According to the Pet Poison Helpline, the number one source in dog intoxications are edibles intended for human consumption that are rich in tetrahydrocannabinol (THC), the primary psychoactive cannabinoid in marijuana.
One very potent source of THC used in making baked goods is cannabutter. It’s made by steeping marijuana and butter for hours, straining the plant matter from the butter, and then re-solidifying the THC-infused butter. At least two dogs in the U.S. have died in the past year after eating cannabutter, according to the helpline.
In addition, some THC-rich cannabis edibles are also made with chocolate, raisins or xylitol, all ingredients that compound the toxicity in dogs.
The second main source of pot in these intoxications is the plant itself. The cannabis grown today is engineered to contain as much THC as possible, up to 20%.
“Just keep it away from pets like you would keep it away from children,” said Julianna Carella, founder of Auntie Dolores, a San Francisco-based maker of medical marijuana products.
Carella says her firm puts warning labels on all of her THC-rich edible products. “We took the ‘keep out of reach of children’ and added ‘keep out of reach of children and pets’ on our packaging,” she said.
With intoxications, some dogs get so sick, they’re put on respirators and are in the hospitals for day. As for Jasper and Tule, they were flushed with fluids in the emergency room and treated.
And, while they recovered, the bills sent their owners into shock. “They handed us a bill for $700,” said Ogus.
Dr. Jandrey is getting ready to ramp up triage – and not just for dogs. “I really think that if we do pass proposition 64 we will see more dogs and cats intoxicated,” he said.
WASHINGTON, D.C. (PRWEB) SEPTEMBER 21, 2016
The Human Animal Bond Research Initiative (HABRI) Foundation and the Pet Leadership Council, brought the power of pets to Capitol Hill yesterday, with their inaugural Pet Night on Capitol Hill event, delivering the message that pets are important for human health and quality of life. The Pet Leadership Council and HABRI also conferred Pets’ Best Friend awards on several members of Congress, many of whom own pets as cherished members of their families.
“Pet Night is an opportunity to remind our elected representatives that more than 80 million households have pets, and there is growing scientific evidence that pet ownership leads to enhanced quality of life for both people and animals,” said Bob Vetere, Pet Leadership Council Chairman. “Not only do pets relieve stress, support healthy aging and improve heart health, they also help families dealing with cancer, autism and Alzheimer’s disease.”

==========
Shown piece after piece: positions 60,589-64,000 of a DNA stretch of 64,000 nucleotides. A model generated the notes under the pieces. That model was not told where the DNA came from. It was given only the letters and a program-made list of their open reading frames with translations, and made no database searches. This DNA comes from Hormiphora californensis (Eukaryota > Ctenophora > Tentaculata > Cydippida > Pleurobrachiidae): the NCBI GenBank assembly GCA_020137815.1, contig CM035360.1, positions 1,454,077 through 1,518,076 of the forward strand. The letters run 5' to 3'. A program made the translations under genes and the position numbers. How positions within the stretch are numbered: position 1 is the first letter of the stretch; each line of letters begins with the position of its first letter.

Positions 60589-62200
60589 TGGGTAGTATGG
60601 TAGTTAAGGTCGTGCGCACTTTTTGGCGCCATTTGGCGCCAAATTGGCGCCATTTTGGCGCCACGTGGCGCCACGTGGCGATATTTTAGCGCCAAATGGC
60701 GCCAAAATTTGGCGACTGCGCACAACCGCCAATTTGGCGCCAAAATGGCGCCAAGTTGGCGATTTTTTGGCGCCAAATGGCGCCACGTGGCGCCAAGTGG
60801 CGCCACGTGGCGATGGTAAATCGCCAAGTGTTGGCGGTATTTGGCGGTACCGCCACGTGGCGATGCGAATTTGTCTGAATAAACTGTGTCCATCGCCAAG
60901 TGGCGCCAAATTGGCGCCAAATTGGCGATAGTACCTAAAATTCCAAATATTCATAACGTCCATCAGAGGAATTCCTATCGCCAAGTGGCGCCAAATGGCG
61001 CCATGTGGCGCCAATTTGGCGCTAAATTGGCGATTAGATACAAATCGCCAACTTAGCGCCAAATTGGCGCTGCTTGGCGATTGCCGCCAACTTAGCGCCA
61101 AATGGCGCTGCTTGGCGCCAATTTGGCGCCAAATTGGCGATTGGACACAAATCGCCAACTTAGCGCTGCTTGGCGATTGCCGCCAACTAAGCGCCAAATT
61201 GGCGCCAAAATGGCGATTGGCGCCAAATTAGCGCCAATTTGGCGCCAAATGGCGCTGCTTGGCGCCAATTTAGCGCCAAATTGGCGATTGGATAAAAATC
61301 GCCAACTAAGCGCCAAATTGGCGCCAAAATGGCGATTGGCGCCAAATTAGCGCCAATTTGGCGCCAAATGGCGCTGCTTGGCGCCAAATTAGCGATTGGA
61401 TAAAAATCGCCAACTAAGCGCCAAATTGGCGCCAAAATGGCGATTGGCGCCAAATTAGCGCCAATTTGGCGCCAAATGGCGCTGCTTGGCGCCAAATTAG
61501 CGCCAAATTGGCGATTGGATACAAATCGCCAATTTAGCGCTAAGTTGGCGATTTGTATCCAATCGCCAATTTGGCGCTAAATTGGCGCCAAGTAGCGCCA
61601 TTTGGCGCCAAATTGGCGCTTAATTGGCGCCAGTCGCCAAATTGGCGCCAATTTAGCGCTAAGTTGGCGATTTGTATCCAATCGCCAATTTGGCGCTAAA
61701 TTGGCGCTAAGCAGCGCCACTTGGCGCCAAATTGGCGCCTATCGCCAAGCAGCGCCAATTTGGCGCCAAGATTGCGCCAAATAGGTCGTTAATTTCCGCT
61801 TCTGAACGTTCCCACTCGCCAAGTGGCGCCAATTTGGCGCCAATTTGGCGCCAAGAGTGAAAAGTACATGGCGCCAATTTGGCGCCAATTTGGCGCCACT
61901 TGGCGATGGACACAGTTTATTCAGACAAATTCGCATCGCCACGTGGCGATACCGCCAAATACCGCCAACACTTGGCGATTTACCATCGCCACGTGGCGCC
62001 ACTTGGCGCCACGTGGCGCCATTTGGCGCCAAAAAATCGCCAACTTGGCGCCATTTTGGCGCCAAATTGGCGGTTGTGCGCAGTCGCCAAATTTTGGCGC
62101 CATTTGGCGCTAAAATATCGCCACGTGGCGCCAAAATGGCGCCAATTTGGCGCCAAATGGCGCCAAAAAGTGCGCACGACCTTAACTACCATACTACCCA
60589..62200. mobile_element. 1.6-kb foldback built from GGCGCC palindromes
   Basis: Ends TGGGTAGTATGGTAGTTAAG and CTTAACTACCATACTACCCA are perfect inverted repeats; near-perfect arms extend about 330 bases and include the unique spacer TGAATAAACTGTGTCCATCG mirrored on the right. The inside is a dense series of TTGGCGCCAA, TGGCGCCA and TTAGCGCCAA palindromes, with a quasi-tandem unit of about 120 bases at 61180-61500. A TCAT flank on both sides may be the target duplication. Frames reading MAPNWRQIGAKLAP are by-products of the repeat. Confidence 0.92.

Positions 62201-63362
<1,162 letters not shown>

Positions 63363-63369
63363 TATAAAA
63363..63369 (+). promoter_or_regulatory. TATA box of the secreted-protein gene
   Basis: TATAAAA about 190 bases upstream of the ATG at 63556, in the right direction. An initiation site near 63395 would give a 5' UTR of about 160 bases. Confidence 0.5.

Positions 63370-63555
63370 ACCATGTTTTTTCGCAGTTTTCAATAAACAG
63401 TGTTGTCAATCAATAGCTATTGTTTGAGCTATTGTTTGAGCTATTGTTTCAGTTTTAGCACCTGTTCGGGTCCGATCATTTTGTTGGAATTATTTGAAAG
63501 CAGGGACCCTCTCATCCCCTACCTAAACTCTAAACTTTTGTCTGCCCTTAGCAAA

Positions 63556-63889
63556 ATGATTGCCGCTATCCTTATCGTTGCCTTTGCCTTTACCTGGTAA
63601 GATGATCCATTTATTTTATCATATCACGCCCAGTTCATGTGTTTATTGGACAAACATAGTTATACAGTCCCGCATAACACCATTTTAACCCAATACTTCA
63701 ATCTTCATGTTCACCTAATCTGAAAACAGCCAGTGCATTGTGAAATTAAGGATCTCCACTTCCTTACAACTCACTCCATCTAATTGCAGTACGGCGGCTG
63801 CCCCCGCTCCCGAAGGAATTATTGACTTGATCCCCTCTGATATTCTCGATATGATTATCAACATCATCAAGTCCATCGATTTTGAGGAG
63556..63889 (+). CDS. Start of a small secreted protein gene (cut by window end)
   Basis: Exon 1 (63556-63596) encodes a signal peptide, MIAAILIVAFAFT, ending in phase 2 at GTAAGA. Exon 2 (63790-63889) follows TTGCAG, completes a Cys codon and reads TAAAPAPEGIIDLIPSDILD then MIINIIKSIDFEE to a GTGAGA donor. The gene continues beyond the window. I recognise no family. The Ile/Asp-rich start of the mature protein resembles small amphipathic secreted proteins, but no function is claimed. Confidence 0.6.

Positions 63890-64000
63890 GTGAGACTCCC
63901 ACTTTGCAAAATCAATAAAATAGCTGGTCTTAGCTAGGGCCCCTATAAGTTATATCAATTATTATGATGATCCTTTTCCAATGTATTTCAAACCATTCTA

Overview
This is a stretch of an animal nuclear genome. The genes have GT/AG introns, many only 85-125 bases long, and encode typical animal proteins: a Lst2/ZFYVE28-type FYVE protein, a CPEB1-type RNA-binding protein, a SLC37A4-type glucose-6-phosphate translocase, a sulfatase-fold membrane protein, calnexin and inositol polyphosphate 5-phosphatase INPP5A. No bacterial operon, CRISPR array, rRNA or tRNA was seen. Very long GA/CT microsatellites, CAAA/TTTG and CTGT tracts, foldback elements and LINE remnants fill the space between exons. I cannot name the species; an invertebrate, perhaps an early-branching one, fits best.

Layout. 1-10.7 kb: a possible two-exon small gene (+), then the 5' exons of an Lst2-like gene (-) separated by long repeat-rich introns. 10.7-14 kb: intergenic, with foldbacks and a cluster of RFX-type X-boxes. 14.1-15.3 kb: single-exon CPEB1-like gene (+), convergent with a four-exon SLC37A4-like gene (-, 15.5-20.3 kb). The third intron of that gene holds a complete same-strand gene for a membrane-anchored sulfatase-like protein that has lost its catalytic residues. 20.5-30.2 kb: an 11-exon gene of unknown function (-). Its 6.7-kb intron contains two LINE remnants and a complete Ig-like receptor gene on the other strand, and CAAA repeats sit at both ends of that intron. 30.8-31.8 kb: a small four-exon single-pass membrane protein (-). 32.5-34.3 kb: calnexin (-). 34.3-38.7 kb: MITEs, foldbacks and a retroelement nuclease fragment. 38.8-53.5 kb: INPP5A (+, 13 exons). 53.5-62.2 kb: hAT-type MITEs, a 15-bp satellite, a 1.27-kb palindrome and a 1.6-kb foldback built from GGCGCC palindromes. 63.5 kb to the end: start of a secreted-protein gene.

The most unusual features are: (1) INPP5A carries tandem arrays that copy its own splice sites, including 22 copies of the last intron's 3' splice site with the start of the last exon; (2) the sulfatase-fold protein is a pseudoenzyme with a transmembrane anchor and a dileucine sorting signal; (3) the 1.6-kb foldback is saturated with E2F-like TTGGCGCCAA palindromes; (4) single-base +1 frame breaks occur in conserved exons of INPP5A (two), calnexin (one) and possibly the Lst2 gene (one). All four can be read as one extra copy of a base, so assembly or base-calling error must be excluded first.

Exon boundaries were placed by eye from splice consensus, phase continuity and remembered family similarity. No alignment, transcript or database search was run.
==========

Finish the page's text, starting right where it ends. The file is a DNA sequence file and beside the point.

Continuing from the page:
Guests at the event in the Cannon House Office Building were treated to “bonding time” with a host of therapy animals, as well as colorful Betta fish in aquarium displays. They also heard from pet industry leaders, the veterinary community, animal welfare advocates and research organizations to learn about the importance of pet ownership in America.
“Research has also shown that communities with more pets have stronger social bonds. Not only can we learn good behavior and important life lessons from our pets, it turns out that pets are also good public policy,” Vetere added.
Pet Night on Capitol Hill is an annual event. For more information, please visit http://www.petnightoncapitolhill.com.
The Pet Leadership Council is made up of pet industry leaders, animal welfare, veterinarians and academia and advocates for pets and those who serve and support them by promoting responsible pet ownership and educating the public on efforts to improve the health and wellbeing of companion animals. For more information, please visit http://www.petleadershipcouncil.org.
The HABRI Foundation maintains the world’s largest online library of human-animal bond research and information; funds innovative research projects to scientifically document the health benefits of companion animals; and informs the public about human-animal bond research and the beneficial role of companion animals in society. For more information about the HABRI Foundation, please visit http://www.habri.org.